Sunday, July 27, 2008

Curious Approach to Development in Liberia

BET founder Robert L. Johnson's plan to build a luxury hotel in Liberia strikes me as a particularly strange approach to post-conflict development. On one hand, his assessment that providing would be investors with a posh place to sleep will probably help convince them to spend their money in Liberia is probably not far off the mark. Yet on the other hand, this project probably won't do much for Liberians in the area of the hotel.

Arguments against the project would probably include the following:
  • Yes, it will create short-term construction jobs, but long-term will likely only offer a relatively small number of low-paying service jobs, which won't do much to foster economic growth.
  • Think of how many schools that could be built and wells that could be dug with $8 million.
  • Isn't it just downright offensive to build a place that luxurious that is surrounded by so much poverty?
Then again, maybe he's onto something here. No, this project may not in itself do much to boost the Liberian economy, and because it will employ mostly service workers, won't do a whole lot to boost educational and thus economic achievement in the surrounding area. Then again, jobs are still hard to come by in Liberia, and people will probably take what they can get. Furthermore, as an exceptionally wealthy corporate executive himself, Johnson probably knows how to entertain his peers. He may be quite correct in his belief that without a nice place to stay, would-be investors would never come for a visit, and thus probably would spend their money and build their projects in other countries. Is this, then, a backdoor approach to development, or is it just the precursor to the development of another Western enclave in a non-Western country -- self-contained and disinterested in its surroundings? Time will tell, but one can only hope it works.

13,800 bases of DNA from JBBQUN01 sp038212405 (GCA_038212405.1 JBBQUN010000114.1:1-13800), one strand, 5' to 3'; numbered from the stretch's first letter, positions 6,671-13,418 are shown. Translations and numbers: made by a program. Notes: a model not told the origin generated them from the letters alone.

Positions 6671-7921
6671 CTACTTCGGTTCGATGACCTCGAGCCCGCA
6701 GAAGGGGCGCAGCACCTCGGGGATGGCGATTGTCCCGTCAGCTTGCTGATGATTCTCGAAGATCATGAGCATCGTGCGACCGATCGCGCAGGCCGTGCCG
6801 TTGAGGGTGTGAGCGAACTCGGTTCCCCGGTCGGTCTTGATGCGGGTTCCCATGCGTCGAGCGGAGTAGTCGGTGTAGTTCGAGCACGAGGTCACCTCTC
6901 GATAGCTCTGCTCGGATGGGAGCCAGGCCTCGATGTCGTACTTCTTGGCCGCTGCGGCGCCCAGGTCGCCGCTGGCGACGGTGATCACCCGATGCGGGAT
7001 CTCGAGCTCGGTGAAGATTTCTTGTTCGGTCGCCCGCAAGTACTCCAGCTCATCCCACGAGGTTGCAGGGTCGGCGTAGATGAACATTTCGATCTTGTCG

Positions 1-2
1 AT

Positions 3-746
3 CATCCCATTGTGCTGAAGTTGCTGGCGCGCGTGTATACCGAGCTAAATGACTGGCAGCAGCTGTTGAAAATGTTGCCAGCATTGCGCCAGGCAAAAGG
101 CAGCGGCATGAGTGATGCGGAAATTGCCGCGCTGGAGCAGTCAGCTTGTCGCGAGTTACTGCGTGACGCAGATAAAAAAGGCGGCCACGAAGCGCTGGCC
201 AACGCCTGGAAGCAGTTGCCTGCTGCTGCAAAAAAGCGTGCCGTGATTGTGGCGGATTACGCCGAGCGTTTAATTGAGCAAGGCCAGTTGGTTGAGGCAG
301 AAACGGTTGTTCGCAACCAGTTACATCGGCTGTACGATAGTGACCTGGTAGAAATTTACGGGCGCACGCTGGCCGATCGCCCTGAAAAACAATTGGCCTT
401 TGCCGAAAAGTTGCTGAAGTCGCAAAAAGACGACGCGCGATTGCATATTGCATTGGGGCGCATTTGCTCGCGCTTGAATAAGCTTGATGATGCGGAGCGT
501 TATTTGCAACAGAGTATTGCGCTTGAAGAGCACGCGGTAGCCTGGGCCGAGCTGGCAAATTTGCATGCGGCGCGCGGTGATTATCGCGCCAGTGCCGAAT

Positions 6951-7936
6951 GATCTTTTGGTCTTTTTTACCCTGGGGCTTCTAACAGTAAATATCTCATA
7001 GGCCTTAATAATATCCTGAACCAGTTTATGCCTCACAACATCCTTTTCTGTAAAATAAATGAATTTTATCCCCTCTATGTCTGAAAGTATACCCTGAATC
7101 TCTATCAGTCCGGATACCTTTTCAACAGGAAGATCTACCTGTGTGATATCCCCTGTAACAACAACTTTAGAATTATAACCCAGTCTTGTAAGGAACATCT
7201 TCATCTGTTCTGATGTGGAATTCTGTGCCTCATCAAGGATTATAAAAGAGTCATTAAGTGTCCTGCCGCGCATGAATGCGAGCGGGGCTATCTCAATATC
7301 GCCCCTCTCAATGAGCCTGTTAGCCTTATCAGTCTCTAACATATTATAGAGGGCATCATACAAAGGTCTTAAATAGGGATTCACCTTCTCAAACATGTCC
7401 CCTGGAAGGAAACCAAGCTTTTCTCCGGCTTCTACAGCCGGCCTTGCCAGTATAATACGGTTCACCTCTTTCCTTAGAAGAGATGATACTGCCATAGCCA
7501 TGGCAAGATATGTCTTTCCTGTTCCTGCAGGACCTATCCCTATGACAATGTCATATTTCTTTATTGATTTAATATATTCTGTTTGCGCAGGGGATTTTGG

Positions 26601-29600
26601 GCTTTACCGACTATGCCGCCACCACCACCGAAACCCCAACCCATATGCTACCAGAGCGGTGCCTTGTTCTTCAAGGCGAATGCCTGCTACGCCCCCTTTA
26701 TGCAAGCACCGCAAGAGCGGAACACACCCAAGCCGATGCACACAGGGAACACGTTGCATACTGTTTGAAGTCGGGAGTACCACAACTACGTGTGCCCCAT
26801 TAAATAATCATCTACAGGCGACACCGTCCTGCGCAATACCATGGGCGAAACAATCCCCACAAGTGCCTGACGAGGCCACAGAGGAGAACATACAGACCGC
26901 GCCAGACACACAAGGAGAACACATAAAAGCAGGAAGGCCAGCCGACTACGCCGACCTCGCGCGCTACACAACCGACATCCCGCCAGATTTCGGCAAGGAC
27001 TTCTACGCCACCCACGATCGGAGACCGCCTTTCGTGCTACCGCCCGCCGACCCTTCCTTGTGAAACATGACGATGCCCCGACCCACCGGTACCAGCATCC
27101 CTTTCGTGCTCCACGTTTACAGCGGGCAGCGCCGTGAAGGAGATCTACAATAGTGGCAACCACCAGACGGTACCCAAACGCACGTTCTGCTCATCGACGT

1 comments:

Jaime Lotter said...

I have a serious problem with this hotel, on various levels. Robert Johnson obviously doesn't have any care in the world about how this will affect the community. While his aim is to bring in big investors in order to incite development, the unintended consequences will have even longer term effects. Much longer than the time it takes for investors to come in and then leave again.

And what are the environmental impacts of this hotel? What resources will they be using at the same time as they are employing new Liberian workers? What signal are you sending to Liberians when you employ them to serve rich westerners?